Food-prep rules keep safety in mind
Food prepared in the home cannot be sold to the public; however, not everyone may be aware of the law that prohibits this type of business.
Tracy Monroe with the Harrison County Health Dept. has been working diligently to spread the word and educate the public about the wholesale and retail food establishment sanitation requirements.
‘People just don’t know,’ Monroe said referring to state rules that prohibit the sale of foods that are manufactured or processed in a home kitchen.
Food prepared to market must be made in a kitchen or facility that is separate from the vendor’s living quarters. It can be a converted garage or basement, provided it has its own entrance, among other things. The business work area must be constructed to meet building codes and zoning laws and is subject to inspections by the health department.
‘I have no idea how many illegitimate home businesses there are,’ Monroe said, adding that she believes most are started innocently with no intention of circumventing any laws or codes. ‘They probably are hoping to just make a few extra bucks.’
As with most things, there are exceptions. These include bake sales and dinners offered by nonprofit organizations, as long as they don’t exceed 15 events a year.
‘If it’s more than that, then they are considered the same as a restaurant,’ Monroe said.
Also, House Enrolled Act 1308, which was signed into law in 2009 by then-Gov. Mitch Daniels, allows home-based vendors to prepare non-potentially hazardous foods in their home to sell at farmers markets and roadside stands. HEA still prohibits against preparing items containing meat, eggs or temperature-controlled prepared foods to be sold.
Monroe is willing to inspect church kitchens or other facilities used by nonprofits at no charge.
For those who are considering starting a business that involves prepared food sales, Monroe said they should call the health department.
‘Ideally, they should have a little plan to look at,’ she said. ‘I’ll go out as many times as they need me.’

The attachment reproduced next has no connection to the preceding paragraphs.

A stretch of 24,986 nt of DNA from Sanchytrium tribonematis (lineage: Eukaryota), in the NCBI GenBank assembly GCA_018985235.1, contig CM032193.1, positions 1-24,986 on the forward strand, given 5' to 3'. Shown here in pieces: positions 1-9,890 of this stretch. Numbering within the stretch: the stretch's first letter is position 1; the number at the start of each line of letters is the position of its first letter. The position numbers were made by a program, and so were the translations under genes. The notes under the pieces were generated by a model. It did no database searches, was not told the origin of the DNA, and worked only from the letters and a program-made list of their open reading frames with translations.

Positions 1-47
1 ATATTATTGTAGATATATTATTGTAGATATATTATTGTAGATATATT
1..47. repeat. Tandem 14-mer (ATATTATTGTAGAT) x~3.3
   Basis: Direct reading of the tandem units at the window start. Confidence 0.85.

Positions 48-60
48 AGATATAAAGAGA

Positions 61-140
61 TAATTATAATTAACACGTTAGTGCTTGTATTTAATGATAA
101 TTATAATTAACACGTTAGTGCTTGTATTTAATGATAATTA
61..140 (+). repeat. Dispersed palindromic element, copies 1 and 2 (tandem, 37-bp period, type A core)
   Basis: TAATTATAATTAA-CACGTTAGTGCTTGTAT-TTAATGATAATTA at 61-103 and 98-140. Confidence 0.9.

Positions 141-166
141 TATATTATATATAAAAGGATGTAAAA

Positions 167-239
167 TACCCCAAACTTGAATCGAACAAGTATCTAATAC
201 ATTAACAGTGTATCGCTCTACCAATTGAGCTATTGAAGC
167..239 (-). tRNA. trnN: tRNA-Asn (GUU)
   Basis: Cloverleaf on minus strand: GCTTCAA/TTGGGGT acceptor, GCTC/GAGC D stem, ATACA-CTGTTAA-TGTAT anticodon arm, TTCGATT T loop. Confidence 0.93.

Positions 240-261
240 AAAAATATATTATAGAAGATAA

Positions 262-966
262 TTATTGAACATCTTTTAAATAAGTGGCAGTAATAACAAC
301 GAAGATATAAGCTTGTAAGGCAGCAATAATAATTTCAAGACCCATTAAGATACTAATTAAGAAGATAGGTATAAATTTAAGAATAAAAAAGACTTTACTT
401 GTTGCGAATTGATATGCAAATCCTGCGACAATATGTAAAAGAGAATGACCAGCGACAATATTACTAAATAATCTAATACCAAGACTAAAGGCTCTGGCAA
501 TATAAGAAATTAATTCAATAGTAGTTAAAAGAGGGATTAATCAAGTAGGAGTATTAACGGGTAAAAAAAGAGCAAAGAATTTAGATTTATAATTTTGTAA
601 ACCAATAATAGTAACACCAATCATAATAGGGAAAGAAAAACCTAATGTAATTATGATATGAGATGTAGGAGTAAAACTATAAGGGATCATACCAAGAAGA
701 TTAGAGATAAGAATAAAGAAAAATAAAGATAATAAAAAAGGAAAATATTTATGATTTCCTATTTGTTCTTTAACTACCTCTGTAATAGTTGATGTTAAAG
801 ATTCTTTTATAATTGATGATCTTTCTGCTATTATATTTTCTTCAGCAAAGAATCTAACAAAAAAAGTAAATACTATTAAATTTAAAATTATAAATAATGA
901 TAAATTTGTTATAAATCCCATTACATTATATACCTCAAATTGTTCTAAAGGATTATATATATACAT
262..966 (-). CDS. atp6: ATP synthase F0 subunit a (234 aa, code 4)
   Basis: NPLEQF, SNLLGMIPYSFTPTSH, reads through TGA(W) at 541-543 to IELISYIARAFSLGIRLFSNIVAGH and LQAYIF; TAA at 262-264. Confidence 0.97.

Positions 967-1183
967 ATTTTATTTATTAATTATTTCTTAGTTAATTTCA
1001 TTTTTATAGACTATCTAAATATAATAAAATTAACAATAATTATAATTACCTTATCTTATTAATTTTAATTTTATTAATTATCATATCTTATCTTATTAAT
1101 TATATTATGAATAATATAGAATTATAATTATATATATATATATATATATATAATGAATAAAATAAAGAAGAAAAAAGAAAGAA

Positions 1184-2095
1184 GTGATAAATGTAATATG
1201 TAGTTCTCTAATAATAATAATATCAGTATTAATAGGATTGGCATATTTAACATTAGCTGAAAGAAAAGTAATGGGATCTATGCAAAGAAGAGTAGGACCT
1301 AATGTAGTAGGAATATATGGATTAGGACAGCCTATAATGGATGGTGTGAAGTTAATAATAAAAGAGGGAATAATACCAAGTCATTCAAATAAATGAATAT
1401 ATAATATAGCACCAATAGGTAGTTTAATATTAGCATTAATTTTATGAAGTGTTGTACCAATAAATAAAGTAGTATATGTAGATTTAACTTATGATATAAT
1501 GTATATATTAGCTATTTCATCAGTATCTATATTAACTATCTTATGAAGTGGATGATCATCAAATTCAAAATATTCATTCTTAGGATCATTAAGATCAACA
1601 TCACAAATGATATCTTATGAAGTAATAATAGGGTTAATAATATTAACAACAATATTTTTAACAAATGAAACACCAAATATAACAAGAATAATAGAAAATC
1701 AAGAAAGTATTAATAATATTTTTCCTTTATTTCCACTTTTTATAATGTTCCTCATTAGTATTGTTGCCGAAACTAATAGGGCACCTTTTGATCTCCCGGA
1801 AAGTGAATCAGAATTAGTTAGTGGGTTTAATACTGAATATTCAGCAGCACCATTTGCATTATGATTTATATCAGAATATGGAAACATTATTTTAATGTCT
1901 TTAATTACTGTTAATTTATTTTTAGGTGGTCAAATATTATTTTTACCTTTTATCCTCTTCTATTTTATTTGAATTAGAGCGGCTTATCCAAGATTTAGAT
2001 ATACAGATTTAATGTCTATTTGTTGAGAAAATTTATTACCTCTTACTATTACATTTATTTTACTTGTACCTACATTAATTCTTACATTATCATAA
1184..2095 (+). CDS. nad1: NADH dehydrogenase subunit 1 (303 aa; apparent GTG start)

Information is available on the county health department’s website, www.harrisoncountyhealth.com.
The process for getting approved generally takes a week or less. There is a permit fee based on the number of employees.
Monroe said her job is to educate those who prepare and sell food products. She has about 200 businesses, such as restaurants, grocery stores and gas stations, public institutions, which include shelters and schools, and fraternal organization meeting places, like the Moose Lodge and VFW, to inspect at least once a year. (Schools are required to be inspected twice a year.) There are also temporary events, like the Harrison County Fair, SummerFest and Lanesville Heritage Weekend, and traveling stands, that require health department inspections. Vendors at farmers market who sell meat, which require temperature-controlled storage, also must be inspected.
‘We’re trying to keep the public safe,’ said Monroe, who has been with the health department for 15 years.
During her ‘surprise’ inspections, Monroe checks things like proper water temperature, properly la-beled containers, proper storage of bulk items and cross-contamination. A thorough walk-through can take 30 minutes to two hours, depending on the size of the establishment.
Monroe said persons who have any doubt about whether someone is permitted to sell food products can call the health department.
For more information, contact Monroe at 738-3237, ext. 1013, or by e-mail at [email protected] The health department is open Monday through Friday from 8 a.m. to 4:30 p.m.
The Indiana State Dept. of Health Food Protection Program can be reached at 1-317-233-7360. And a list of frequently asked questions, as well as a copy of HEA 1309, can be found at www.ag.purdue.edu/foodsci/Pages/IN-HEA-1309-info.aspx